Asian Garden: Melliodendron xylocarpum

Discussion in 'Photographs' started by Daniel Mosquin, Apr 29, 2004.

  1. Daniel Mosquin

    Daniel Mosquin Renowned Contributor UBC Botanical Garden Forums Administrator Forums Moderator 10 Years

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    UBC Accession #33451-0539-1997
    Photo by Daniel Mosquin
    April 16, 2004

    A frustrating plant to try and capture - the flowers hang down from the branches.
     

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  2. Daniel Mosquin

    Daniel Mosquin Renowned Contributor UBC Botanical Garden Forums Administrator Forums Moderator 10 Years

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    Same accession
    March 11, 2005
    Photos by Daniel Mosquin
    Canon 300D
     

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  3. Ron B

    Ron B Esteemed Contributor 10 Years

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    Flowering more than a month earlier this year.
     
  4. bristlecone

    bristlecone Member

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    I recently got two Melliodendron from a company in Europe. The flowers look very different from those that I saw on the photos of the UBC Botanical Garden. Please look here. What confuses me even more is that the fruit which developed on one of my plants last autumn (sorry, no photo) looked much like that of Melliodendron (at least what is described as Melliodendron in the Flora of China).

    Seems to me that Melliodendron in the UBCBG and in Europe may not be the same plants. In fact, the flower of the UBCBG Melliodendron reminds me of a flower of what is available here as Sinojackia xylocarpa (see, e.g. here .

    Does anybody know more about this?

    Thanks.
     
  5. Daniel Mosquin

    Daniel Mosquin Renowned Contributor UBC Botanical Garden Forums Administrator Forums Moderator 10 Years

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    This couplet from the Flora of China Key to Styracaceae confirms for me that what UBC BG has is Melliodendron:

    The flowers from our plants are almost always solitary (and this can be seen in the photographs).

    As for what's been sold to you as Melliodendron, it's not. It reminded me on first glance of Pterostyrax, if that's any help.
     
  6. bristlecone

    bristlecone Member

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    Thank's a lot.
    Yes, I also thought that your plant is Melliodendron because of the solitary flowers, and I first also thought that my plant could be a Pterostyrax. However, the fruit on my plant looked completely different than of the Pterostyrax I know.
    I wait for autumn to take a photo of the fruit.
     
  7. bristlecone

    bristlecone Member

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    In the meantime, things have become more clear.

    The plants that I have are Pterostyrax, probably Pt. corymbosa.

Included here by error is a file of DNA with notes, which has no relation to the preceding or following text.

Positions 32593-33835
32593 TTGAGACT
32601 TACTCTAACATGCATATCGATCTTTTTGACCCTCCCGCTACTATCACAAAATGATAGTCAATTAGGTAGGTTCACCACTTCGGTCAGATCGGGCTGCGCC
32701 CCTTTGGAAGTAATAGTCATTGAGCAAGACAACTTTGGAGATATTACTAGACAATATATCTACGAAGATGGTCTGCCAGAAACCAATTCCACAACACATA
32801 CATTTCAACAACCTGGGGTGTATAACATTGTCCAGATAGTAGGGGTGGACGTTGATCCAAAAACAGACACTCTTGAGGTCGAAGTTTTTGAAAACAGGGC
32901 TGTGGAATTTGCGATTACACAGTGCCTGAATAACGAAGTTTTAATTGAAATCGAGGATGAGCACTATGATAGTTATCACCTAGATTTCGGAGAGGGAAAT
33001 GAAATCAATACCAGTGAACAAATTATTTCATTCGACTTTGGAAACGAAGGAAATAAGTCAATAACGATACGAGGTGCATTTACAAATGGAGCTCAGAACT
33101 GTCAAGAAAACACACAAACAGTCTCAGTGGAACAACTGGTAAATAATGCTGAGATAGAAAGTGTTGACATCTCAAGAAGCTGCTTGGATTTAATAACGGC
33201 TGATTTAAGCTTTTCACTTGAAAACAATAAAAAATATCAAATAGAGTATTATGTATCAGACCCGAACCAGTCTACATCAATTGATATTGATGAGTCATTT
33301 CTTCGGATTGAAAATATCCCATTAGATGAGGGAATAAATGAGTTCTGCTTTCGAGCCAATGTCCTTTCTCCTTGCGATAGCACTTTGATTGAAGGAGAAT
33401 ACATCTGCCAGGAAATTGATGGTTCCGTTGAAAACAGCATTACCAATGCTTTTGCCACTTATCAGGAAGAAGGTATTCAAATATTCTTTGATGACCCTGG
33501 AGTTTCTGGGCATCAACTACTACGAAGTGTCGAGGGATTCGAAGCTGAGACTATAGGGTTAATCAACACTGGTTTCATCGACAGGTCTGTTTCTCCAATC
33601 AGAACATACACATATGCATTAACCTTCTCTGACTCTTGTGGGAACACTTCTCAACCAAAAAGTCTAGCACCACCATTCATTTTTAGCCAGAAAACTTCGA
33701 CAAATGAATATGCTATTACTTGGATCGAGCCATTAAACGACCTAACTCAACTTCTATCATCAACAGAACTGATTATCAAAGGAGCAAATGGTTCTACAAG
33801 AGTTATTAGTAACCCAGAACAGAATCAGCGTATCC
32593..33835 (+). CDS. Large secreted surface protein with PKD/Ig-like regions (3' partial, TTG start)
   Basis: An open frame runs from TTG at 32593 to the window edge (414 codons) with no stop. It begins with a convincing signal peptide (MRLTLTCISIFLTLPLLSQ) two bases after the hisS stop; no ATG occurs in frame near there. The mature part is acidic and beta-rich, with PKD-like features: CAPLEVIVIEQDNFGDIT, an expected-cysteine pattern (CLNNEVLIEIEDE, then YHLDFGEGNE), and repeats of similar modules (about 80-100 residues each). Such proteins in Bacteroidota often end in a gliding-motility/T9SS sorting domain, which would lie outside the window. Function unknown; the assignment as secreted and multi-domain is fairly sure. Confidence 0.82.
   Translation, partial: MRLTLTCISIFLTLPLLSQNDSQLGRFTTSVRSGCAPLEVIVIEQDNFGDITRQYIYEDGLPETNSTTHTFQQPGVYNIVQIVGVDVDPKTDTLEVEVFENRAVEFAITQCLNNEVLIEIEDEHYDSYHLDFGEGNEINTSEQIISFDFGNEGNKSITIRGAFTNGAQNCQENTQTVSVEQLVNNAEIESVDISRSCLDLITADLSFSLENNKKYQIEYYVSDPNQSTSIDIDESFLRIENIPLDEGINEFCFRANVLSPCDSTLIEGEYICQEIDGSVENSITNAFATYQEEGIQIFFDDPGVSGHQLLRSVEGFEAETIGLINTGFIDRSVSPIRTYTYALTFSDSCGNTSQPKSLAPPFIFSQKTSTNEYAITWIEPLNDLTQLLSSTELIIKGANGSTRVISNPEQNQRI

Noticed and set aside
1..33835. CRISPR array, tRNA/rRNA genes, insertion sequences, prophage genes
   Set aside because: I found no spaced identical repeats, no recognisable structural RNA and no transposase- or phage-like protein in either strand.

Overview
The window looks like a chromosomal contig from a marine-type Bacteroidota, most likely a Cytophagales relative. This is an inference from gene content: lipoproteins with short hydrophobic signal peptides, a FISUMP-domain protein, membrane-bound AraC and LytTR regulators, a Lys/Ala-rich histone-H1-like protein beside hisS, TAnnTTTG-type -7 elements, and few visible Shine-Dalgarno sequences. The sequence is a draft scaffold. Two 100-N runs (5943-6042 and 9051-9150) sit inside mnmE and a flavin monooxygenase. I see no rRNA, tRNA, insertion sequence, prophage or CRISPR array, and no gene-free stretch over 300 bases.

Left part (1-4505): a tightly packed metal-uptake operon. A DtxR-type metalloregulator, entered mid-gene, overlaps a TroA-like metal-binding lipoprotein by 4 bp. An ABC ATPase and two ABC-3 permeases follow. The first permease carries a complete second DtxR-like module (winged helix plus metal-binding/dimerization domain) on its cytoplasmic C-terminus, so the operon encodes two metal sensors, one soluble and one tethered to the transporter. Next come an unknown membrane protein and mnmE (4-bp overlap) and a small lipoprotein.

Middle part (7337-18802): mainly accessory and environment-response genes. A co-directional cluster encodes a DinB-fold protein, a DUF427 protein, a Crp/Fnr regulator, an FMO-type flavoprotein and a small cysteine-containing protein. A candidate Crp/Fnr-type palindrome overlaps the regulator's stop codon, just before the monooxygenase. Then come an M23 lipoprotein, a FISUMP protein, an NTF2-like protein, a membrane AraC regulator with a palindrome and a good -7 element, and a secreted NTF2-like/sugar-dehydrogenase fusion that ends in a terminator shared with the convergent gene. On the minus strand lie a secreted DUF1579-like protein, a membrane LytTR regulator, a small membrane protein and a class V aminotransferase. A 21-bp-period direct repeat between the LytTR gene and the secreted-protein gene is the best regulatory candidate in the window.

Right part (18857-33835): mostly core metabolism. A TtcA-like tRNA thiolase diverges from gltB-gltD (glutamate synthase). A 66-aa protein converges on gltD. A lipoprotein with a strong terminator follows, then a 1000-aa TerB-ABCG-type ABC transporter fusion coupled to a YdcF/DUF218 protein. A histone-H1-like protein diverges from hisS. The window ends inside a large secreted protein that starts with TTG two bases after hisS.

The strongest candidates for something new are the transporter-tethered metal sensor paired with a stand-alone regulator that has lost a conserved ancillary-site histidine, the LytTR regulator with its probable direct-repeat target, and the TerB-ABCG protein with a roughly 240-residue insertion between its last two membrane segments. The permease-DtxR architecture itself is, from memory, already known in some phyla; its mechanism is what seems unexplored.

Some other people here have also tried to find out more and it seems clear now that all plants sold in the Netherlands as Melliodendron actually are not Melliodendron but Pterostyrax. The "real" Melliodendron seems to be present in some nurseries in Belgium and definitively in Ireland. Unfortunately, they don't sell to the continent so there seems to be no chance in the near future to get this plant in Germany.
     
  8. Michael F

    Michael F Esteemed Contributor Forums Moderator 10 Years

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    Maybe go to Ireland to buy it? Once you have a specimen, in most cases you can then transport it round the EU without problem.
     
  9. Paeleman

    Paeleman Member

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    You can buy it in Belgium at Damien de Vos. http://www.damiendevos.be/

    The nursery is specialised in not-common plants and trees.
     
  10. wcutler

    wcutler Renowned Contributor Forums Moderator VCBF Cherry Scout 10 Years

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    Accession 033451-0539-1966
    May 13, 2011
    Photos by Wendy Cutler

    This is a different accession from the one originally posted here (tree was acquired a year earlier). And it's blooming a month later than the first posting in this thread; two months later than the posting the following year. I don't know how long the blossoms last.

    Daniel commented how hard it is to photograph the flowers - trying to get this skinny little tree to show up is even trickier.
    20110513_UBCBG_Melliodendron_Cutler_P1110698.jpg 20110513_UBCBG_Melliodendron_Cutler_P1110689.jpg
    20110513_UBCBG_Melliodendron_Cutler_P1110685.jpg 20110513_UBCBG_Melliodendron_Cutler_P1110694.jpg 20110513_UBCBG_Melliodendron_Cutler_P1110696.jpg 20110513_UBCBG_Melliodendron_Cutler_P1110697.jpg
     
  11. wcutler

    wcutler Renowned Contributor Forums Moderator VCBF Cherry Scout 10 Years